UNC rolls to 46-point win with more video-game numbers to go 8–0

By R.L. Bynum

Back at Carmichael Arena for the first time in 18 days, North Carolina’s women’s basketball team continued to put up video game numbers. When should you release the button on 3-pointers? The Tar Heels mastered that.

James Madison was the latest victim as UNC scored the game’s first 12 points on its way to a 93–47 victory Sunday to push the Tar Heels’ unbeaten streak to eight. The team that was fourth in the country in scoring margin coming into the game added a 46-point win.

“I was so glad to be back home,” said Coach Courtney Banghart, whose team hasn’t trailed in a home game this season. “This group’s been through quite a journey over the last couple of weeks. I was excited for Carmichael to see the growth of this team. I thought it was the best we’ve had all year at sharing the basketball, which led to obviously great, great shots.”

James Madison (3–5) held opponents to 26.5% shooting from 3-point range before Sunday but the Tar Heels made a season-high 10 on 15 attempts and six players notched 3s, led by Deja Kelly with three. The 66.7% 3-point shooting was the best in a game in the country this season when a team has at least 10 3-pointers.

Banghart said the perimeter success had a lot to do with good ball movement.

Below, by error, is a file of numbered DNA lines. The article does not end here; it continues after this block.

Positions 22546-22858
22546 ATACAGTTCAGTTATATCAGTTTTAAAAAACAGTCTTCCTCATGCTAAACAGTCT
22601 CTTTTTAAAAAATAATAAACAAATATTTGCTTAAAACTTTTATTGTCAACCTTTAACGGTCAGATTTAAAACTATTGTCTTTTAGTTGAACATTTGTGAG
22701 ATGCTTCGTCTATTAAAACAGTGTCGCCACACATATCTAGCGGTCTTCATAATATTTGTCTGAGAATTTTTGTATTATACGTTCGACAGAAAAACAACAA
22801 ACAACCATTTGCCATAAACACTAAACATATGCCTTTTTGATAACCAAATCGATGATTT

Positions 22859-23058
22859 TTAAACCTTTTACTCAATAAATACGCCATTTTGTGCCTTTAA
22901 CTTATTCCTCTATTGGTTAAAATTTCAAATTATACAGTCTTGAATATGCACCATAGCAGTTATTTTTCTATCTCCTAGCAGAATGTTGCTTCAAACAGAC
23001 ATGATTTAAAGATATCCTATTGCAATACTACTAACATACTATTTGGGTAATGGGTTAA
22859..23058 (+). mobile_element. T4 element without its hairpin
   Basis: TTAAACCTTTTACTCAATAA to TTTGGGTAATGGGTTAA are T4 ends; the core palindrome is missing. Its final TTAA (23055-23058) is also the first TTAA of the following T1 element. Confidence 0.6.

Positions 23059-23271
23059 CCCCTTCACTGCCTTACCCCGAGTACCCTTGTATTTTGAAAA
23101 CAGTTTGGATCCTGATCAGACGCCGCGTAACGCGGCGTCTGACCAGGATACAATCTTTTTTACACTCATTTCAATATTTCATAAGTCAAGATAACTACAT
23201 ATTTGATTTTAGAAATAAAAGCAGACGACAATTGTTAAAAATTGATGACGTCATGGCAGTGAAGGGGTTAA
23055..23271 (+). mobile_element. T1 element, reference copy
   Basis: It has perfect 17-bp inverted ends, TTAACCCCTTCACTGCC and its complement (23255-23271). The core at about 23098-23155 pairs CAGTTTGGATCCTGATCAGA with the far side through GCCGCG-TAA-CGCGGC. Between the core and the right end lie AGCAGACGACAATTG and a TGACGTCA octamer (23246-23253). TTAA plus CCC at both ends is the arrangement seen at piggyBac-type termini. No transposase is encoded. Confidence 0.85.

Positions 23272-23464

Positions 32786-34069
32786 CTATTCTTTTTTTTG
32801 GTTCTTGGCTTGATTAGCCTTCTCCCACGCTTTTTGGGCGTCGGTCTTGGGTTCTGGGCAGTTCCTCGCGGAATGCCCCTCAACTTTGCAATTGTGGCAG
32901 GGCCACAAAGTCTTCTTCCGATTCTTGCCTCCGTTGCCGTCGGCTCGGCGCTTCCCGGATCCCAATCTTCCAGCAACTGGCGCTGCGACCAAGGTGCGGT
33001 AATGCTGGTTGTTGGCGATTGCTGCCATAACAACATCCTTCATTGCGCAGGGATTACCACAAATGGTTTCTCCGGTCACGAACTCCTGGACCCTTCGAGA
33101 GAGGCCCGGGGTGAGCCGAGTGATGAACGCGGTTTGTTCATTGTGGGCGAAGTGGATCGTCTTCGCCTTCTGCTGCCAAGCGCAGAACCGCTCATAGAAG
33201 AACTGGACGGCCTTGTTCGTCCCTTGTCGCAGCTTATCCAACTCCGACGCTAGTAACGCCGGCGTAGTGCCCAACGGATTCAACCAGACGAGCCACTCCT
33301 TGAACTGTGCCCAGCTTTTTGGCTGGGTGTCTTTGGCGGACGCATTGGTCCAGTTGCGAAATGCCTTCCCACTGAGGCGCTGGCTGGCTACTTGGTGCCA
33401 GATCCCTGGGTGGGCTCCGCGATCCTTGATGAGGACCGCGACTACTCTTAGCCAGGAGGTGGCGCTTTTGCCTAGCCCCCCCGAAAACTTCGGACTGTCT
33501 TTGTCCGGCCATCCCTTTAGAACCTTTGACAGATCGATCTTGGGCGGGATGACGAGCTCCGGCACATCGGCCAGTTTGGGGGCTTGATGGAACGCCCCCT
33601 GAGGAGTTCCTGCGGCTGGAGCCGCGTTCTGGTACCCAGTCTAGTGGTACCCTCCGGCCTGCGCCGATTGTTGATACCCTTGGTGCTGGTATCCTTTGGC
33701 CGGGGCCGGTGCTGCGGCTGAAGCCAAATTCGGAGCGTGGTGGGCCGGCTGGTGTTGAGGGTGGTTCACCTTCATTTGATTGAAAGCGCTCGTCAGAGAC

“When you move the ball, you get great shots,” Banghart said. “That requires vision and it requires a skill set. And our guys really were able to find each other in open opportunities, therefore everyone’s efficiencies are better.”

After only six players played over most of UNC’s big win Wednesday at Minnesota, all 11 Tar Heels played and each player scored and had at least two rebounds. The 93 points were a season-high as Carolina is now averaging 81.8 points per game. UNC dished out a season-high-tying 23 assists, led by seven from Eva Hodgson and four from Kennedy Todd-Williams, who had her usual good defensive game.

None of them played better than Kelly. The sophomore guard scored 15 of her game-high 21 points in the first half and continues to show improved play from a year ago on defense.

“Last year, we had to hide her in all kinds of different ways,” Banghart said, comparing Kelly’s defense to last season, adding that this season she’s playing the right defensive angles and gaps and blocking out. “The kid wants to be great. And the only way you can be great is to continue to add layers to your game.”

Kelly’s offense has been consistent as she’s scored in double figures in each game and leads the team at 16.4 points per game. But her play on the other end has been big for the Tar Heels.